Thursday, November 15, 2007

Birds, Bees, and Going Declarative

BDK wrote: Bees represent where nectar is in the world, communicate this to other bees, which respond appropriately. I frankly don't understand the reaction to imagining that this simple capacity were scaled up in ways I said. Especially if we were to add syntactic operations to the scaled up number of elemental contents. We'd have the roots of more interesting thoughts.

I have been trying to work out what disagreements I have with you. The problem I have here is that to my mind there is a difference between causing action appropriate to someting being the case (causing the bees to go where the nectar is), and declaring it to be the case that the nectar is in such--and-such a place. Science is inherently declarative, and requires understanding. It is in my view tempting, but erroneous, to attribute a declarative character to bee dances and birdsongs.

It seems possible to understand some proposition without having any other propositional attitude. But this seems not possible for the birds and the bees.



At 11/15/2007 12:31:00 PM , Blogger Blue Devil Knight said...

They communicate how they represent the world to other bees with their waggle dance. I'm just wondering what you would say if they developed the ability to communicate more nuanced facts about the world.

At 11/15/2007 04:21:00 PM , Blogger Blue Devil Knight said...

Incidentally, the analogy between bee waggle dances and sign language isn't unique to me of course. A philosopher Bennett wrote a wonderful little book called Rationality in which he starts with the bees and asks, "What must we add to the bees' system of communication before we'd be willing to say they are rational, make assertions, etc.." I didn't quite follow all his Wittgensteinian twists and turns, but it is a great little thought exercise that has shaped my thinking over the years.

I don't think we need to add all that much: greater capacity, syntax, and the ability to communicate (and respond appropriately) to these more complicated patterns. Oh, and free will. :)

At 11/15/2007 04:25:00 PM , Blogger Blue Devil Knight said...

Afterthought: it would be great for antinaturalists to answer Bennett's question. In general, your answer to this question starkly reveals your philosophical stripes. This is all about propositional thought and the like, truth, reference and all that.

As for what you'd have to add to make bees conscious, or whether bees are already conscious, I have no strong opinion. I think Dretske believes they are conscious. I am agnostic. Do qualia precede propositional contents in evolution? I tend to think so, but am not sure: even leeches might feel little flashes of pains and excitements.

At 11/15/2007 10:40:00 PM , Blogger Edward T. Babinski said...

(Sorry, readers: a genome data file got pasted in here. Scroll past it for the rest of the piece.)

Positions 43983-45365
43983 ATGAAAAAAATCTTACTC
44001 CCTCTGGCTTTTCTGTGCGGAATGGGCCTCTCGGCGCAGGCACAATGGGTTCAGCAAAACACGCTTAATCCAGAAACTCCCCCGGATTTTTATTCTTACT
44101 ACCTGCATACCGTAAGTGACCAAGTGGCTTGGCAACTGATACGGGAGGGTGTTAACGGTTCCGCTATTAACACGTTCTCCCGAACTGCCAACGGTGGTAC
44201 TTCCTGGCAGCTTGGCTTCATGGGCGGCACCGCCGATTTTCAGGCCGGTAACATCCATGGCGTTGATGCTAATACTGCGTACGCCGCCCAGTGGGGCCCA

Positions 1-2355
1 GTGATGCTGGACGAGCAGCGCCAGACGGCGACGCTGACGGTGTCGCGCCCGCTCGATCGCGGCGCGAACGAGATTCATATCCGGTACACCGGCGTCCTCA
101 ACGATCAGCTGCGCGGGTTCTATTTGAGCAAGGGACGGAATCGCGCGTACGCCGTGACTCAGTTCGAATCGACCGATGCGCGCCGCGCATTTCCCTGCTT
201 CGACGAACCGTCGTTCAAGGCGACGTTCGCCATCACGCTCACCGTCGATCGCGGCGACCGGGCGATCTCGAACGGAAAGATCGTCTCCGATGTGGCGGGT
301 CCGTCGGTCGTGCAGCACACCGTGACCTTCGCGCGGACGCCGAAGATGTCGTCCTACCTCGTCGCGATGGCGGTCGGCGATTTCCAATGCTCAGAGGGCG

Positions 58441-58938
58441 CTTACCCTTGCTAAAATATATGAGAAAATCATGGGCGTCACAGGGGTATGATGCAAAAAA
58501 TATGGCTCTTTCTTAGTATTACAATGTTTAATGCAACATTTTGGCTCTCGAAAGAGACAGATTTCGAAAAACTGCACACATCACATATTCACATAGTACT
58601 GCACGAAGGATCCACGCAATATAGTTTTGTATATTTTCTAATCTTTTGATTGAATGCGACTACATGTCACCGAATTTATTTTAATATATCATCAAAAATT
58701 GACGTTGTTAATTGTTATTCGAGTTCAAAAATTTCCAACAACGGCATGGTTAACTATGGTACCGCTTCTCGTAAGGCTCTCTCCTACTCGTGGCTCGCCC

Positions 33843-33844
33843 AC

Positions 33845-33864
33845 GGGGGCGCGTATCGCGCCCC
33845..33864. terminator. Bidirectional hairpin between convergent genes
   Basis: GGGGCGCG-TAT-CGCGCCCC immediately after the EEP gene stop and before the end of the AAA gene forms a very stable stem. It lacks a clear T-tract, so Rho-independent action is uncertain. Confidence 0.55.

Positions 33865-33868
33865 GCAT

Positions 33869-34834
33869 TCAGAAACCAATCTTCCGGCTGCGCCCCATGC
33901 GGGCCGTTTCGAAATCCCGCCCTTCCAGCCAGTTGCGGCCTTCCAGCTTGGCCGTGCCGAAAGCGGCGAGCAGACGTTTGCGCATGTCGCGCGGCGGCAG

Imagine you had all the DNA of a chimp and human being in front of you and all the time in the world to slowly being changing individual codon sequences in each until the chimp DNA began to resemble the human DNA closer and closer and closer. At which point does the chimp develop human rationality abilities? At some point it would, wouldn't it, if all of its DNA was changed to human.

Secondly, I've pointed out in the past that even single-celled organisms display some amazing behaviors including and amoeba pursuing and trapping a ciliate by cornering it with its pseudopodia. And that makes me suspect that a brain with billions of single-cells and trillion of different connections between them might be able to account for even human levels of behavior and discrimination.

By the way, I assume that you accept that some species during evolution developed the ability to make declarative statements to other animals. Do you have any intuitions when this might have taken place? During the monkey or primate phase perhaps? Early apes?

What about elephants and dolphins, other mammals with large brains and advances communicative abilities? (Dolphins have their sonic "speech", and elephants it's been discovered make sub-sonic sounds beneath the range of human hearing but which other elephants can hear for a mile around.)

I also read recently that some birds are better even than chimps in being able to solve some problems put to them by human experimenters.

At 11/15/2007 11:01:00 PM , Blogger Edward T. Babinski said...

I think you've hit the limits of what you can prove or disprove via philosophy alone with your arguments. Like defenders of any and every philosophical system you've hit the wall so to speak, and now moving slowly at right angles in circles of speech, reiterating the same arguments in slightly different words.

Science may have more to say on the matter of brain-minds after further studies, then you can philosophize some more, and fit whatever science discovers into whatever way you want to explain that particular data within your AFR view.

But really, there's Christian philosophers who have thrown in the towel on this AFR line of debate of yours so far as considering it a way to prove "supernature." Such Christian philosophers allow that the mind-brain might indeed not feature any supernatural backups lying in a parallel universe, but might function on its own in this one.

(Though in the case of such Christian philosophers God is till called in later to resurrect each brain-mind and its contents).

At 11/21/2007 08:10:00 PM , Blogger Victor Reppert said...

Or, science could his a materialist brick wall and prove that the AFR was right all along. You never know what science is going to do.


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